A top economic adviser to President Donald Trump said on Monday he expects U.S. budget deficits of about four percent to five percent of the nation’s economic output for the next one to two years.
White House economic adviser Larry Kudlow, speaking at the Economic Club of New York, added that there would likely be an effort in 2019 to cut entitlement-program spending.
Kudlow did not specify where future cuts would be made.
“We have to be tougher on spending,” Kudlow said, adding that government spending was the reason for the wider budget deficits, not the Republican-led tax cuts activated this year.
"People are quick to blame deficits on tax cuts but I don't buy that," the veteran financial guru and former Ronald Reagan adviser said. "Tax cuts promote growth and wages," he said.
Kudlow said the administration was "still chipping away" to reduce the "burdens and inefficiencies of entitlements."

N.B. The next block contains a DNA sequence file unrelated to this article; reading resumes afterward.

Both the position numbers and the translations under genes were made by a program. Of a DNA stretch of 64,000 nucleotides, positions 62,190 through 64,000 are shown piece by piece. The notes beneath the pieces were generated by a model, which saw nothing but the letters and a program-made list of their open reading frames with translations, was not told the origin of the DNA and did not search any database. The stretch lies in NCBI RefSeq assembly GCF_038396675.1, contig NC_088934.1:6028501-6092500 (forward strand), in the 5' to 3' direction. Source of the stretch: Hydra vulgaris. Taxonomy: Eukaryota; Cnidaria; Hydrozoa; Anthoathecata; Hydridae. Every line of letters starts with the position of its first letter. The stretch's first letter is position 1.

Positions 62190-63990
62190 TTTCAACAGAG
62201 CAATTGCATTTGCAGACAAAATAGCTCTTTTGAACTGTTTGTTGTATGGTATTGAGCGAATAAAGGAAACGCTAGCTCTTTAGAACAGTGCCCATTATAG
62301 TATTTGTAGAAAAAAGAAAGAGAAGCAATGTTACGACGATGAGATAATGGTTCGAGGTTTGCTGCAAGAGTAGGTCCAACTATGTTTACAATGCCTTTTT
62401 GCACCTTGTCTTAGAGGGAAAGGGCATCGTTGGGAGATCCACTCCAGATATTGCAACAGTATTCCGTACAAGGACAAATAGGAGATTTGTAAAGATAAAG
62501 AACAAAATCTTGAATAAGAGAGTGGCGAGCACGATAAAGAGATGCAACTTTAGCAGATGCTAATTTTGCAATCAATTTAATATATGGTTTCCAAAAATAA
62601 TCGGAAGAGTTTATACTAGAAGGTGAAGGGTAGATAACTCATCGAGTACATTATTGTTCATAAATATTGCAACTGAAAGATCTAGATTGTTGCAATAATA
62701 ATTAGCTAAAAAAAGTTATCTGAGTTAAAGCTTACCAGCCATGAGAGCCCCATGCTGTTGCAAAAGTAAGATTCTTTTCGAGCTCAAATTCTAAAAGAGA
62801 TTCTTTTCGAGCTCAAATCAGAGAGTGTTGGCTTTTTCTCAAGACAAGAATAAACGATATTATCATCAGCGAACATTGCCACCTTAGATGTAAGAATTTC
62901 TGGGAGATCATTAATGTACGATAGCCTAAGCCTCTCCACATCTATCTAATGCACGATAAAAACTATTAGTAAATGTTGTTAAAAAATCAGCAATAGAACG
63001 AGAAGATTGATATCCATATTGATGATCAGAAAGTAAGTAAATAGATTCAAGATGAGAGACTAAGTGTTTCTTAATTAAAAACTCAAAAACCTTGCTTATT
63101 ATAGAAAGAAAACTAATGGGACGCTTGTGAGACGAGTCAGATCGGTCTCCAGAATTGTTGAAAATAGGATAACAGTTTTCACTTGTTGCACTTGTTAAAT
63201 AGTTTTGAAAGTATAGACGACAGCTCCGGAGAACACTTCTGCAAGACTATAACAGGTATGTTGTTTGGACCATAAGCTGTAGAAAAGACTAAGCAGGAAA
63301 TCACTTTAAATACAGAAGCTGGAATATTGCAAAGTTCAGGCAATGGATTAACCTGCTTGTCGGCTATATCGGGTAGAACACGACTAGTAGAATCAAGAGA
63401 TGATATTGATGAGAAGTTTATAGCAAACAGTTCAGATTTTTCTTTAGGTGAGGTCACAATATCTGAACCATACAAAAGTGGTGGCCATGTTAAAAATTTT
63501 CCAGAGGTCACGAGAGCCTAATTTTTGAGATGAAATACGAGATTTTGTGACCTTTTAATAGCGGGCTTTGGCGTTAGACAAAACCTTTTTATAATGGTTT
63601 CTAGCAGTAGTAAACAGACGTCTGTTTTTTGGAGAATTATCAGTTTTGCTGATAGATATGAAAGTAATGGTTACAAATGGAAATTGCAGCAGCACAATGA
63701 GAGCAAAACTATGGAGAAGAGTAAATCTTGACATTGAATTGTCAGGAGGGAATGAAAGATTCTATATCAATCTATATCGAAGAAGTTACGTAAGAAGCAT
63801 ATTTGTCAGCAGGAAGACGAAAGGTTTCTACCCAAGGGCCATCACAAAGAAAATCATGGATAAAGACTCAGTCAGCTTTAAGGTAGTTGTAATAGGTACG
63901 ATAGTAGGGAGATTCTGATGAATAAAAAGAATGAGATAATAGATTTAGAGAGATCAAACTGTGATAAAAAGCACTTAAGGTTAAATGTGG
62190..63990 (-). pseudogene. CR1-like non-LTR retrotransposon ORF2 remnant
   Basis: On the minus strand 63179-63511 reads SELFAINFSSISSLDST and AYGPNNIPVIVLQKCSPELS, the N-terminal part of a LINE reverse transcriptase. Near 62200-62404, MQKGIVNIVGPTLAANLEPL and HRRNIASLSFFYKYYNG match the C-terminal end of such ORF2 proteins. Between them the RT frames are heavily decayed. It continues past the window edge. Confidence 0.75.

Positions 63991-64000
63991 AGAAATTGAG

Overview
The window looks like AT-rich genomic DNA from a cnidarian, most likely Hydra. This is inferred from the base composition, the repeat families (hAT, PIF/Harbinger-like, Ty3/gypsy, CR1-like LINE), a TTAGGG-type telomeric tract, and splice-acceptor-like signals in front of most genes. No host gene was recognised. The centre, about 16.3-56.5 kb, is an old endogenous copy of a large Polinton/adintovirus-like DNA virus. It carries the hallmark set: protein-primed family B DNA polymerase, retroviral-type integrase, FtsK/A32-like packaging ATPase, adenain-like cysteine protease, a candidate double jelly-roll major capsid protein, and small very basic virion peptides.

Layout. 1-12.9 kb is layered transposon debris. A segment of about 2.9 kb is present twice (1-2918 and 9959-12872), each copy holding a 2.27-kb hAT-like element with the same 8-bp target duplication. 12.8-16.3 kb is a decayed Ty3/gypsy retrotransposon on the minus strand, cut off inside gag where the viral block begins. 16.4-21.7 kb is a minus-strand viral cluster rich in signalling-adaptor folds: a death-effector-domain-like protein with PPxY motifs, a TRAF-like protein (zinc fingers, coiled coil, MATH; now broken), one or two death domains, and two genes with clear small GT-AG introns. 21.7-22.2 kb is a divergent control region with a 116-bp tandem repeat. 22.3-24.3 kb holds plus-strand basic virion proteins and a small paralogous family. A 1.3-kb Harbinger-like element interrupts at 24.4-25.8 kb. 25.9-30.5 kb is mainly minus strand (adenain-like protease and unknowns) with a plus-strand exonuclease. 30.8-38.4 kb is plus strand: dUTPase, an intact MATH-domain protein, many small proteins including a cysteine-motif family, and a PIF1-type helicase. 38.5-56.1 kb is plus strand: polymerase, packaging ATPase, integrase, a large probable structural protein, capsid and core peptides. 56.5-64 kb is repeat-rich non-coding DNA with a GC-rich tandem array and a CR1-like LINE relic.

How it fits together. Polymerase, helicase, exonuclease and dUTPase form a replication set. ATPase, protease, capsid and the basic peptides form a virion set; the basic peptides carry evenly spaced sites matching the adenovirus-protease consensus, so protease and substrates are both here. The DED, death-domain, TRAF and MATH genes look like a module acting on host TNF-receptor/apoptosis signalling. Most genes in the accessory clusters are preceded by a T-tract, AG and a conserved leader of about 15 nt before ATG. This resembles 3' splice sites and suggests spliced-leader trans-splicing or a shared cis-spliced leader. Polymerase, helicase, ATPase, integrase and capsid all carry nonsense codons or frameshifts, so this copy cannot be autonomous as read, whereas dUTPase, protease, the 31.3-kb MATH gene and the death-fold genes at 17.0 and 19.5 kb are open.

"If you grow rapidly, you're going to have lesser deficits. Growth solves a lot of problems," said Kudlow, who served as the Trump campaign's senior economic adviser. "The gap is principally spending too much."
Through the growth in GDP after tax cuts, CNBC.com explained, Kudlow said the U.S. has "just about paid for two thirds of the total tax cuts," he said.
While the White House must crack down to curb spending, tax cuts should help in the meantime.
“We’re going to run deficits of about 4 to 5 percent of GDP for the next year or two, OK. I’d rather they were lower but it’s not a catastrophe,” said Kudlow, who worked as Reagan’s budget deputy between 1981 and 1985.
"We spent too much, I absolutely agree," Kudlow said. “Going down the road, of course we’d like to slim that down as much as possible and we’ll work at it,” he said.
"We're working on it," Kudlow said.
He stated that the biggest factor for revenue was economic growth rate. A quicker pace of growth will bring in more revenue, Kudlow said, and that President Donald Trump’s economic policies were aimed at boosting the U.S. growth rate.
Kudlow also said he did not expect the Congress would be able to make the Trump administration’s recent individual tax cuts permanent before the Nov. 6 midterm congressional elections.
“I don’t think it will get through the whole Congress” before the election, he said, but added that making the personal tax cuts permanent “is a good message” and disagreed with forecasts that they would further increase budget deficits.
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